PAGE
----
This might sound a bit silly at first, but I assure you it’s not.

cooler in vehicle
My camping and campfire bins fit perfectly with my other gear in the back of my Outback, which makes packing that much easier.

If your main camping gear bin is awkward or doesn’t fit cleanly in your vehicle, it’ll add frustrations you don’t need. I’ve found that it’s best to “test load” your vehicle with your main big items: tables, chairs, tent, cooler, sleeping bags—and consider what things must go where. For example, my camp chairs must go across the back of rear seats if I want my cooler to be easily accessible, so that influences how wide of a bin I can use. If you’re planning on using multiple bins, you’ll also want to consider how well they fit together, too. I bought matching, stackable bins specifically so that it’d be easier to pack them in the car together.

I used to use a taller, more narrow bin, but it was too tall to put anything useful on top of it and it created a weirdly-shaped void that usually resulted in unused space. If your bin doesn’t “play nice” in the vehicle configuration you’d prefer, find yourself one that does. It’s worth the hassle now to get it right than dealing with repeated consternation every subsequent trip.

Putting it all together

Now that you have your camping bin items together and have found a bin that will work for your space and gear, it’s time to bring it all together. After a few times packing and repacking your bin, you’ll probably notice that things seem to fit better if you pack them a certain way. I try to pack the bigger items in the same spots each time, and then fill in with the other items around them. Smaller items I use frequently go in designated spots (usually corners, for me). It’s useful to have a system—that way, you don’t have to rummage through the whole thing just to find that little spice container. That’s basically what this entire post is about—creating systems that make your camping life easier.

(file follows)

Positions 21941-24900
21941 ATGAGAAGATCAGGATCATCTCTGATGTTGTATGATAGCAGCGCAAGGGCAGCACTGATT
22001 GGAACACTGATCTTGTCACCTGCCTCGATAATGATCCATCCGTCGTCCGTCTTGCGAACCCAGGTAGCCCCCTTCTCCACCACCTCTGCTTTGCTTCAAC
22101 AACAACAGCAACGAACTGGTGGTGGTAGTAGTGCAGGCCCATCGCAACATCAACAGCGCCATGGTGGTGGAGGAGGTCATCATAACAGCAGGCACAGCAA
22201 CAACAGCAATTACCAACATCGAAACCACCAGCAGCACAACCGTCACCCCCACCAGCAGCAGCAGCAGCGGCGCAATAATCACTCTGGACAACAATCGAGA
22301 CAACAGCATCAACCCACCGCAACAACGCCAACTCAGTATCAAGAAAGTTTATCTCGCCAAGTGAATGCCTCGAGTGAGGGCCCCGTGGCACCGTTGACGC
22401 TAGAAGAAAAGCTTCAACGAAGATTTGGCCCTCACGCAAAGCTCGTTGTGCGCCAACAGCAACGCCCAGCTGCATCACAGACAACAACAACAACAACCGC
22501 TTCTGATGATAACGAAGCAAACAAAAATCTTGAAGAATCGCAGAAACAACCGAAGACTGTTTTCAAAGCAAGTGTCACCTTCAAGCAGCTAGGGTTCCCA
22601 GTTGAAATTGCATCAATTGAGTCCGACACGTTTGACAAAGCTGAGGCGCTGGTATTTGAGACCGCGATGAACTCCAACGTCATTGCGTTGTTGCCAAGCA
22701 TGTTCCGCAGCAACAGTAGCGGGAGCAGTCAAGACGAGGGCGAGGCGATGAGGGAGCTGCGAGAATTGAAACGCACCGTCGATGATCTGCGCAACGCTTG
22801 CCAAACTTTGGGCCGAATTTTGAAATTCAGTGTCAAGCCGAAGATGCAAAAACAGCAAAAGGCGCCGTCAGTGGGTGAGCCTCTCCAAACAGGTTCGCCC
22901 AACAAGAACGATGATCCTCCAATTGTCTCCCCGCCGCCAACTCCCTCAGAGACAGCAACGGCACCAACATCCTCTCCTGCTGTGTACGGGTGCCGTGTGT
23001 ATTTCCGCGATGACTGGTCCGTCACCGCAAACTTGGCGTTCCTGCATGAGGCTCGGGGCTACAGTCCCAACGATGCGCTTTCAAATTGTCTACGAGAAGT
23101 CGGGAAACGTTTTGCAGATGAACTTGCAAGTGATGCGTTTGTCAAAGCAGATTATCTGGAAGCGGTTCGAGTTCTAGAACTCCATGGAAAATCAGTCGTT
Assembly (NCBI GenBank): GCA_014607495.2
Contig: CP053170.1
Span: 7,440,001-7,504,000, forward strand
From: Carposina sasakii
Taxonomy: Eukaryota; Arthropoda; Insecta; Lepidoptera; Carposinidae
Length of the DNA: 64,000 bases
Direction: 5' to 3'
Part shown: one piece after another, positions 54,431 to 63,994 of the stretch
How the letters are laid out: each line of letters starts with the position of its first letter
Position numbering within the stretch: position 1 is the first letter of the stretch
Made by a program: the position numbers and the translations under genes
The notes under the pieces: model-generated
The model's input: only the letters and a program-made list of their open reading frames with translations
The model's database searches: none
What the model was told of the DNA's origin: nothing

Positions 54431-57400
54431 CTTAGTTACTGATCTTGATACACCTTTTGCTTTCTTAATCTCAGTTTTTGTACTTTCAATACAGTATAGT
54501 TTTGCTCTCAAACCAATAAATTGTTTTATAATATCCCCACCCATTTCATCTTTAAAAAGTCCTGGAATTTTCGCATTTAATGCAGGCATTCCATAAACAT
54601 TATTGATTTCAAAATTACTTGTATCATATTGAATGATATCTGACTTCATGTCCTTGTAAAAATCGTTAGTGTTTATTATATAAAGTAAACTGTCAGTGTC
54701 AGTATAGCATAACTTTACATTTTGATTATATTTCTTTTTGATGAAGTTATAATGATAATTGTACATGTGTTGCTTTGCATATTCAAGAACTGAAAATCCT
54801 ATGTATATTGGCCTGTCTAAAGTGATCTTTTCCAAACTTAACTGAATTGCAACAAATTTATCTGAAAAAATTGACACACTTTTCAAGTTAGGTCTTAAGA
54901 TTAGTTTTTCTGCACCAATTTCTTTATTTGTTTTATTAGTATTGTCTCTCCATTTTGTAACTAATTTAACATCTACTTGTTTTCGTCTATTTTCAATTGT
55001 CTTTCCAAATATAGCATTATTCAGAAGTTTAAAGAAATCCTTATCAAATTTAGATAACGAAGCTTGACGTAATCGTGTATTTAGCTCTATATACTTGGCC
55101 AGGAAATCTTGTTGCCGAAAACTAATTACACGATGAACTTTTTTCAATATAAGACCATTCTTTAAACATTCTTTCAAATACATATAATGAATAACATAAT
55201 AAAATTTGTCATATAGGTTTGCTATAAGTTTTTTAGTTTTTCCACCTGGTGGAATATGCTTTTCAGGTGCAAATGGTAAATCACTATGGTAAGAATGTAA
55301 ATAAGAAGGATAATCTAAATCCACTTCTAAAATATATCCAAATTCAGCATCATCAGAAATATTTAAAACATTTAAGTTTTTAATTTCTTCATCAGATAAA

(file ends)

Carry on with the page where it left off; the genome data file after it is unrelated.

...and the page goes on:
What other bins would be useful to have?

My main camping bin is primarily focused on camp kitchen items. I suggest that you have a similar one, as it makes it easy to bring everything you need right to your cooking area. But that doesn’t mean you can’t have bins dedicated to other types of gear, too. For instance, we also have a sleep bin that contains our comforter, sleeping pads, pillows and lightweight throw blankets that we often use in warmer weather. I also have one for much of the gear I usually bring kayaking. If having a pre-organized gear bin would reduce the hassle of packing and help you get out more often—as it does for me—then you owe it to yourself to put one together.

Replenishing the bins

Since our goal is to be able to pack quickly—so that we can leave right after work on Friday, for instance—we keep these bins fully stocked and ready to go. Instead of having to look through the bins before each trip to see what needs to be replenished, we try to take care of that while we’re at the campsite or on the road.

Our solution is to use the free Wunderlist app so we can add to a shared “camping bin replenishment” list as soon as we use something up at the campsite. Uh oh, down to only one trash bag? Add it to the list. Lantern batteries going dim? Add it to the list. Propane canister feeling a little light? Add it to the list. Do it right when you think about it. Yes, it’s ok to whip out your phone at camp to do this. I also add anything here that I might want to add to the bin for the next trip. Again, log it when the idea hits you; don’t expect to remember later.

Once we’re back home from the trip, we’ll replace anything that needs replacing (including recharging the batteries for the small lanterns) before we put the bins away. This is important—if you’re not diligent in replenishing the camping bin, then you’ll undermine your ability to just “grab and go” or you’ll end up without something you need.

Auditing your kit

Once or twice a year, I like to take everything out of the bin and review if it’s still something I should be hauling around. For instance, have I really used that blacklight? Maybe that can stay at home from now on. Doing this review helps reduce clutter and make it easier to manage the stuff you actually do use regularly.

I want to hear about your camping bin

Did an interesting item make it into your camping bin? Have a tip I missed above? Think I should add something specific to my own camping bin? Let me know in the comments. I’d especially love it if you linked to a photo of your own camping bin. I love hearing what everyone else brings.